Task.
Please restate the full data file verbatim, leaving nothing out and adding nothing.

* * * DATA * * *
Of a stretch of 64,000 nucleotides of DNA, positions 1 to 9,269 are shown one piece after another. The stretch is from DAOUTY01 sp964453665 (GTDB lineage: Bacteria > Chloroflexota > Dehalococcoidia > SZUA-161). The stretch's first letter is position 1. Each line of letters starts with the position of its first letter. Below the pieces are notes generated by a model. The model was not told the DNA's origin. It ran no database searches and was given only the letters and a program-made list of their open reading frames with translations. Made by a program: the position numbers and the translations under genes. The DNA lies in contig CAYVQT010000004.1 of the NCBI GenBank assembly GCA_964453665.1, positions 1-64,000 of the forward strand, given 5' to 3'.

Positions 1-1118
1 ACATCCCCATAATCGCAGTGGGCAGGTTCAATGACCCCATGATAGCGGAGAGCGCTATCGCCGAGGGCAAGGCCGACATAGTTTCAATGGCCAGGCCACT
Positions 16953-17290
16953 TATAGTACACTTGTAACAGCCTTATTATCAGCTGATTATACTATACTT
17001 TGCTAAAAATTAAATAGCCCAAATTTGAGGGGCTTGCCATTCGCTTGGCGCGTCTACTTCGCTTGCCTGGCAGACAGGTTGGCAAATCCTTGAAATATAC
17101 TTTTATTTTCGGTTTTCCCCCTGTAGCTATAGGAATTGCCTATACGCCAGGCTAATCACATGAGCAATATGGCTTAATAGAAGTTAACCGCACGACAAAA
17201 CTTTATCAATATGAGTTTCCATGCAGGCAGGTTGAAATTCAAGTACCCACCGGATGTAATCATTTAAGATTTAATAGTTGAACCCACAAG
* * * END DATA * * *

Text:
Of a stretch of 64,000 nucleotides of DNA, positions 1 to 9,269 are shown one piece after another. The stretch is from DAOUTY01 sp964453665 (GTDB lineage: Bacteria > Chloroflexota > Dehalococcoidia > SZUA-161). The stretch's first letter is position 1. Each line of letters starts with the position of its first letter. Below the pieces are notes generated by a model. The model was not told the DNA's origin. It ran no database searches and was given only the letters and a program-made list of their open reading frames with translations. Made by a program: the position numbers and the translations under genes. The DNA lies in contig CAYVQT010000004.1 of the NCBI GenBank assembly GCA_964453665.1, positions 1-64,000 of the forward strand, given 5' to 3'.

Positions 1-1118
1 ACATCCCCATAATCGCAGTGGGCAGGTTCAATGACCCCATGATAGCGGAGAGCGCTATCGCCGAGGGCAAGGCCGACATAGTTTCAATGGCCAGGCCACT
Positions 16953-17290
16953 TATAGTACACTTGTAACAGCCTTATTATCAGCTGATTATACTATACTT
17001 TGCTAAAAATTAAATAGCCCAAATTTGAGGGGCTTGCCATTCGCTTGGCGCGTCTACTTCGCTTGCCTGGCAGACAGGTTGGCAAATCCTTGAAATATAC
17101 TTTTATTTTCGGTTTTCCCCCTGTAGCTATAGGAATTGCCTATACGCCAGGCTAATCACATGAGCAATATGGCTTAATAGAAGTTAACCGCACGACAAAA
17201 CTTTATCAATATGAGTTTCCATGCAGGCAGGTTGAAATTCAAGTACCCACCGGATGTAATCATTTAAGATTTAATAGTTGAACCCACAAG